China. It’s just so foreign from a Westerner’s point of view. Shanghai is a very modern city but you can walk two blocks in any direction and contrast it with old China. Chinese food there isn’t Chinese food here. From a food perspective, it’s very different. Culturally, it’s very different. As much as I love China and don’t mind going there – I’ve been there seven or eight times – it’s very difficult to wrap my head around it.

What is the riskiest activity you ever engaged in?

Cycling on the street. It’s dangerous between the potholes and cars and sand and leaves. You need to have eyes in the back of your head.

What about this work do you find the most fulfilling or rewarding?

I like everything I do. It’s the variety, trying to solve problems and to make my clients able to do their business by protecting not only my client but the larger organization from the business some of them might engage in.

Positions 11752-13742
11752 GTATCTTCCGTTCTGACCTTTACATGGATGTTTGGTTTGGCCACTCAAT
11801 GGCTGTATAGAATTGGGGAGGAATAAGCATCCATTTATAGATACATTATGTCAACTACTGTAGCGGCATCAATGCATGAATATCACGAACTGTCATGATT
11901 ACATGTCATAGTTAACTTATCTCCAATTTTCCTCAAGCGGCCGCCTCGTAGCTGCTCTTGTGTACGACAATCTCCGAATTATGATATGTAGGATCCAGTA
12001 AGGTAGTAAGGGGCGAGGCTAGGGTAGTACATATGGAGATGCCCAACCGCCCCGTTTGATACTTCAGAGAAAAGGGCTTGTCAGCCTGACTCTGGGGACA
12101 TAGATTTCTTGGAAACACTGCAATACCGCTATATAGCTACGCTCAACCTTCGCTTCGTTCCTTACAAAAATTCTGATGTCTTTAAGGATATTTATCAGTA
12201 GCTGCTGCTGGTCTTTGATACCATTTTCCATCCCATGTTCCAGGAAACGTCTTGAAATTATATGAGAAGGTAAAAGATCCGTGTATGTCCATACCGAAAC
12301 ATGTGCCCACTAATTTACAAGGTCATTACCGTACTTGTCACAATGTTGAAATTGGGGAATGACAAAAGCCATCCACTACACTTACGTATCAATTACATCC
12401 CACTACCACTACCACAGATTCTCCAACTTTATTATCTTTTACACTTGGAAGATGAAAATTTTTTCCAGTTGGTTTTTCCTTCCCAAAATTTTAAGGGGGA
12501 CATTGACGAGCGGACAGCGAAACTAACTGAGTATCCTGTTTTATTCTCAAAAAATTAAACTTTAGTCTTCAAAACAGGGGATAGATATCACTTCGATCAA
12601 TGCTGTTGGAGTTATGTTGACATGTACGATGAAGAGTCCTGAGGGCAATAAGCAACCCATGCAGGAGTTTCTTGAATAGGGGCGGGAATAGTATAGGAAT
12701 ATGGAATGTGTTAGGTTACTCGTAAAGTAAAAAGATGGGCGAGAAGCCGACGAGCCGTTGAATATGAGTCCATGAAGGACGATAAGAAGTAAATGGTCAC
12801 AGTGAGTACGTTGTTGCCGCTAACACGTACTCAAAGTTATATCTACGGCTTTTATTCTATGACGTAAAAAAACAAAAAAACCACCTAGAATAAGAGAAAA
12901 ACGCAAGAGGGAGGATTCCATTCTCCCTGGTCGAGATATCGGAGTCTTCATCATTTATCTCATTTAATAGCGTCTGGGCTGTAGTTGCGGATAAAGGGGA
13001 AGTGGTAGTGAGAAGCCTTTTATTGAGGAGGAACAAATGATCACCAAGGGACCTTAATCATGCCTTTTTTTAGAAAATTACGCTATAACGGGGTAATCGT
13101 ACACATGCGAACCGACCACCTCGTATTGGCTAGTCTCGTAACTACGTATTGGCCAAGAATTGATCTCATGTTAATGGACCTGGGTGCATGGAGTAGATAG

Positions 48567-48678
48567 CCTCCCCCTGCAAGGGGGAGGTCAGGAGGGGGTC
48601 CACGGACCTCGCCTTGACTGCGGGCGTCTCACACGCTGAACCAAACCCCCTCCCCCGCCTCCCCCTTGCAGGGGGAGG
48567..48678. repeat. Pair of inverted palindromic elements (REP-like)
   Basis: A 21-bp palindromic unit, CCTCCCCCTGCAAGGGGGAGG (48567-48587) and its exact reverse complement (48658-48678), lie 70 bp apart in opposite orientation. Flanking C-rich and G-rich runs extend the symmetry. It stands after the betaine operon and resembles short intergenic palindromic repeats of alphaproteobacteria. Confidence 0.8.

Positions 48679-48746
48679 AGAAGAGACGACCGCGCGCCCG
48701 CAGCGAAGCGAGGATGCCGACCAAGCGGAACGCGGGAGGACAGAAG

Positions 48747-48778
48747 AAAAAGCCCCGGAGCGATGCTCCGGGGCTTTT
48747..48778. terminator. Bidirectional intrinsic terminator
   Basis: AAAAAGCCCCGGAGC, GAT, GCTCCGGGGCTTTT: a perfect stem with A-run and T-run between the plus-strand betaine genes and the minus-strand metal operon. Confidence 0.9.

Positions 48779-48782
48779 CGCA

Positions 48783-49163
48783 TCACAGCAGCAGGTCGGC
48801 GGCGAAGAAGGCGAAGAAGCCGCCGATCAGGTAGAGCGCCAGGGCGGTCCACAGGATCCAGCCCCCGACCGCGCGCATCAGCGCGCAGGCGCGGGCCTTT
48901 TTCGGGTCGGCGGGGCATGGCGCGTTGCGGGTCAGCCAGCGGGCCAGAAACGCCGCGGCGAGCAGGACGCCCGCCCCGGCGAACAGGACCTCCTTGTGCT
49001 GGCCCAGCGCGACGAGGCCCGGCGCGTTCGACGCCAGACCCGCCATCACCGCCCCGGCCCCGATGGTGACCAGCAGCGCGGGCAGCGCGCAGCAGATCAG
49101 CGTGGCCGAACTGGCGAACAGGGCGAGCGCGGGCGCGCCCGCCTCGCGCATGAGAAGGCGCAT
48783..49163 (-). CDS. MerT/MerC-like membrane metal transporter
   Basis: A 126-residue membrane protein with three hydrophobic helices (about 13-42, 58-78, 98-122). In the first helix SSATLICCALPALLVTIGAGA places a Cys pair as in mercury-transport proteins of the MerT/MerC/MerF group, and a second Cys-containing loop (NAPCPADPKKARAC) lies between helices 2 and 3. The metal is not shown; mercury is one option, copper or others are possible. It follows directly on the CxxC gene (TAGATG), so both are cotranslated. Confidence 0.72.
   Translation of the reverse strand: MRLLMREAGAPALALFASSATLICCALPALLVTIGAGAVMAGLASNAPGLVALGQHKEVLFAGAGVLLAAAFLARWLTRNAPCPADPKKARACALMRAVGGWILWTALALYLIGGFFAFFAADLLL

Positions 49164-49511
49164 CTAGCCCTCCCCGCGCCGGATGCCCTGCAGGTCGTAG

Anne Freedman is managing editor of Risk & Insurance. She can be reached at [email protected]

More from Risk & Insurance

More from Risk & Insurance

2017 RIMS

Cyber Threat Will Get More Difficult

Companies should focus on response, resiliency and recovery when it comes to cyber risks.
By: | April 19, 2017 • 2 min read
Topics: Cyber Risks | RIMS

“The sky is not falling” when it comes to cyber security, but the threat is a growing challenge for companies.

“I am not a cyber apocalyptic kind of guy,” said Gen. Michael Hayden, former head of the Central Intelligence Agency and National Security Agency, who currently is a principal at the Chertoff Group, a security consultancy.

Gen. Michael Hayden, former head of the CIA and NSA, and principal, The Chertoff Group

“There are lots of things to worry about in the cyber domain and you don’t have to be apocalyptic to be concerned,” said Hayden prior to his presentation at a Global Risk Forum sponsored by Lockton on Sunday afternoon on the geopolitical threats facing the United States.

“We have only begun to consider the threat as it currently exists in the cyber domain.”

Hayden said cyber risk is equal to the threat times your vulnerability to the threat, times the consequences of a successful attack.